Among other major professional sports leagues and governing bodies, only the National Hockey League (NHL) and PGA TOUR will remain as nonprofit entities. With its decision to forgo its tax-exempt status, the NFL now joins Major League Baseball, the National Basketball Association and NASCAR among leagues that file as for-profit companies.

Property-Swap Tax Loophole Used by Buyers of High-End Art Faces Scrutiny

As the market for art as investment assets continues to grow, investors continue to find new ways to maximize profits and avoid taxes to the greatest extent possible. The most recent trend in creative tax-avoidance involves an obscure tax provision introduced in the 1920s that meant to ease the burden of farmers who wanted to swap property. Under Section 1031 of the tax code, sellers of real estate, art and other valuable collectibles can delay paying the required 28% capital gains tax by promptly reinvesting the profits into the purchase of a similar parcel or item. These so-called "like-item exchanges" allow investors to withhold tax payment for years, while inflation diminishes the effective cost of the delayed tax. There is no limit on how many times an investor can use this method to defer tax payment.

However, despite the obvious appeal of this system, investors intending to employ it must be wary. To qualify, a purchase must be strictly for investment purposes - that is, not for personal enjoyment. These purchased artworks therefore cannot be displayed, and as a result many art investors opt to store their pieces in warehouses away from their homes. Additionally, in order to qualify for the tax break, the proceeds of a sale must be reinvested in the purchase of a "like-kind" item. The sale of a painting, therefore, must be used to finance the purchase of another painting, not a sculpture or other form of art.

Critics of this system contend that the tax deferments act as nothing more than interest-free loans from the government, rewarding the wealthy and costing the country billions in tax revenue.

"What we are seeing is yet another sophisticated federal tax avoidance scheme," said Senator Ron Wyden of Oregon. "Some people are exploiting this tax provision as an estate planning tool to help them transfer wealth."

The Obama administration has taken notice of the issue, and has included in its 2016 budget a proposal to eliminate the tax break for exchanges of art and other collectibles. The proposal also calls for limitations on the tax break for swapping real estate parcels. According to the administration, these changes could bring in an additional $19.5 billion in taxes over the next 10 years. However, that number could be drastically reduced if the new tax implications stifle the art-for-investment market, as investors abandon art in favor of other investment commodities.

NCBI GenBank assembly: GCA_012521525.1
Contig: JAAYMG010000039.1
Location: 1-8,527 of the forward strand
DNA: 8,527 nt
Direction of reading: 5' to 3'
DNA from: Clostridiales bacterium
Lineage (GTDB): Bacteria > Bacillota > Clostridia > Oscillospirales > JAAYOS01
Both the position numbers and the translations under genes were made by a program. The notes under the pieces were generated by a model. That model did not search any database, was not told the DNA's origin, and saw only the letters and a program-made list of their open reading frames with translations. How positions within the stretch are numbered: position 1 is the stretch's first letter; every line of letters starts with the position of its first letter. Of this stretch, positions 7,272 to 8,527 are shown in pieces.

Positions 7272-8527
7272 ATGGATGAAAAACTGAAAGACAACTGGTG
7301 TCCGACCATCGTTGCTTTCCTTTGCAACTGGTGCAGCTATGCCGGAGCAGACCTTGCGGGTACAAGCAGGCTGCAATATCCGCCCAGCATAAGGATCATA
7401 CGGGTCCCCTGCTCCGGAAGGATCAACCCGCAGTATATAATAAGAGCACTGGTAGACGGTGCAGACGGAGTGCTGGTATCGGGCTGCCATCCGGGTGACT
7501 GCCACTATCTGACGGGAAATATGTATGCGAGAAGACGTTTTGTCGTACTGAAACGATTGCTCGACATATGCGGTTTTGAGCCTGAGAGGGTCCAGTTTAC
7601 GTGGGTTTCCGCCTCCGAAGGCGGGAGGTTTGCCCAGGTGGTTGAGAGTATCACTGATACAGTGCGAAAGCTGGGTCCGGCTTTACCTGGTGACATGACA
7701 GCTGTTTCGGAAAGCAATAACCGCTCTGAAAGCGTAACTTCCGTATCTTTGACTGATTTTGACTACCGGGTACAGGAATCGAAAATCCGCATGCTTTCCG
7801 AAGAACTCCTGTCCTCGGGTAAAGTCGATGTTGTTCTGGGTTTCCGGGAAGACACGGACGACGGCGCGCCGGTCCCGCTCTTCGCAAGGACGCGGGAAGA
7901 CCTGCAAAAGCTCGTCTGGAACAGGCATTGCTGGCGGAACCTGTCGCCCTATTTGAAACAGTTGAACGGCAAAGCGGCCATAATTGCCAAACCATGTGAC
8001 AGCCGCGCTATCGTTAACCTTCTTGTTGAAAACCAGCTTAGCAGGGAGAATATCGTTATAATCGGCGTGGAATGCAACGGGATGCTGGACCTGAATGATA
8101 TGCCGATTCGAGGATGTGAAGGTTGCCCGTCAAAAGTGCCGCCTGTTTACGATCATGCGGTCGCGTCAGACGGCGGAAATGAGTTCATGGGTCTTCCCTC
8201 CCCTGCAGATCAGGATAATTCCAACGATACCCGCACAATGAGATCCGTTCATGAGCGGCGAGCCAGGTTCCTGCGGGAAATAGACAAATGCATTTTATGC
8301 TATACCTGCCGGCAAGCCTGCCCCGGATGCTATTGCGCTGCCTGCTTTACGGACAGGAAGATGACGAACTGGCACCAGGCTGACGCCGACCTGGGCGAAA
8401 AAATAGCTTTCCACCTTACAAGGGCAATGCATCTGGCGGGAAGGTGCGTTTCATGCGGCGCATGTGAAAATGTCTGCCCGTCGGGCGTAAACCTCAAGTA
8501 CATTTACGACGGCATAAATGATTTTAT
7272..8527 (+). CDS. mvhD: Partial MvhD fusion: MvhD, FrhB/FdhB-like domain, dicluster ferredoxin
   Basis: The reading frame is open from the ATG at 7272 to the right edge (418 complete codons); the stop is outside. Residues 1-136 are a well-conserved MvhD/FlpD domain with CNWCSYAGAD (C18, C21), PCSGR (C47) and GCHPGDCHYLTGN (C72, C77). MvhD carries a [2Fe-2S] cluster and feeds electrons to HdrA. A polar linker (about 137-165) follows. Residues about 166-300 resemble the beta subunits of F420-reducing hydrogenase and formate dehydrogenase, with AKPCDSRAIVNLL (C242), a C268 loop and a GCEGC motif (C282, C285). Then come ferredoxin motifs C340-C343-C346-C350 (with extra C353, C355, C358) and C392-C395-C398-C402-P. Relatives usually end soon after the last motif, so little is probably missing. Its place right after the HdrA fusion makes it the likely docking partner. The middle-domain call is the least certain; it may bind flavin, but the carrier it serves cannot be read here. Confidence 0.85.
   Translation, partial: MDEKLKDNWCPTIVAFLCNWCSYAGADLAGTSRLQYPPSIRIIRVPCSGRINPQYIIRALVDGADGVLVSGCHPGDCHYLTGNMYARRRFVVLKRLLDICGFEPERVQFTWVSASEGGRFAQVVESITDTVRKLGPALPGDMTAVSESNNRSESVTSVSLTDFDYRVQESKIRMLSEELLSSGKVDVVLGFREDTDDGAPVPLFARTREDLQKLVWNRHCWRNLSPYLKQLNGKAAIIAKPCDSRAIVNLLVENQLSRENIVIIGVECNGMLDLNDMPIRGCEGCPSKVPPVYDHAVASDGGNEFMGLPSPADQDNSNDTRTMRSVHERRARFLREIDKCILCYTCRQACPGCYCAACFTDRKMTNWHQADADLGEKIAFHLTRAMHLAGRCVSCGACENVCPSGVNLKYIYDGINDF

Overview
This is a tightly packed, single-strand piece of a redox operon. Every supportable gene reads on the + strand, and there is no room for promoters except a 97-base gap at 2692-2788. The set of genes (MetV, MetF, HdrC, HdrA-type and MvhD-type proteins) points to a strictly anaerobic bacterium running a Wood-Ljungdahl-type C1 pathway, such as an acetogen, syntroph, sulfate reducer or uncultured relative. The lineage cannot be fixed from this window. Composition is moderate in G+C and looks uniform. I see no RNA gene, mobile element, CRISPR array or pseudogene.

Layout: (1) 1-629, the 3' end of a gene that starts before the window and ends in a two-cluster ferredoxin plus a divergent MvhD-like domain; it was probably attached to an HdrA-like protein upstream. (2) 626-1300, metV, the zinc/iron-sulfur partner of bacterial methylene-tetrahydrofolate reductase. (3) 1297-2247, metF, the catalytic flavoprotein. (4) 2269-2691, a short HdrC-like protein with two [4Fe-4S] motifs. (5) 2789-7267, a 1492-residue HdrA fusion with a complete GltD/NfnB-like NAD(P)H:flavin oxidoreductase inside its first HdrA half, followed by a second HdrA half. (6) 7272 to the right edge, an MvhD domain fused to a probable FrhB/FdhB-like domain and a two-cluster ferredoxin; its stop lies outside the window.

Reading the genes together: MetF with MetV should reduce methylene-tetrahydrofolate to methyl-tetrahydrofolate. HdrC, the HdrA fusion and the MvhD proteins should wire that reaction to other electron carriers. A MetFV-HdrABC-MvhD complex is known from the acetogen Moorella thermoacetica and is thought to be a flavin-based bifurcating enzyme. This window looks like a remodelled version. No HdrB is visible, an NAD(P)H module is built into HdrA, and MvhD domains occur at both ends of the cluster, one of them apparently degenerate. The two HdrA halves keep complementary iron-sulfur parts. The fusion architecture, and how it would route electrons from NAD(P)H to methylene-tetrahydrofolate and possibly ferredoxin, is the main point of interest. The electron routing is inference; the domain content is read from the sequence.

Financial Advisor Charged With Stealing Millions From NHL Players and Police Officers and Is the Subject of an Obstruction of Justice Probe

In 2013, following a three-year criminal investigation, former financial advisor Phil Kenner was indicted on fraud charges for allegedly stealing more than $30 million from nearly 20 former and current NHL players, as well as a handful of Long Island police officers.

Mr. Kenner is accused of soliciting funds from his clients, only to withdraw the funds from their investment accounts for his personal use. He allegedly told his clients that the money was being invested in a Mexican golf resorts, a prepaid credit card company and a "Global Settlement Fund." The settlement fund was apparently used in part to cover the cost of a lawsuit he surreptitiously filed in 2009 on behalf of 19 of his NHL clients against his former business partner, Ken Jowdy, who was developing the golf resorts.

The entire saga is highly bizarre and includes allegations from various factions of violent threats, signature forgeries, lawsuits used as diversionary tactics and illicit payments to porn stars and escorts. Mr. Jenner has been jailed in connection with the fraud charges since late 2013 after purportedly making threats against alleged victims and potential witnesses.

Jury selection in the fraud case against Mr. Kenner began this week.

Adding to Mr. Kenner's woes is this week's revelation that he is now the subject of a federal probe into obstruction of justice charges. On Wednesday, federal prosecutors revealed the existence of secretly recorded jailhouse telephone conversations they say implicate Mr. Kenner for obstruction of justice. The recordings were not broadcast in court and are subject to a protective order, but Judge Joseph Bianco of the Eastern District of New York suggested that they might be admissible in the upcoming trial.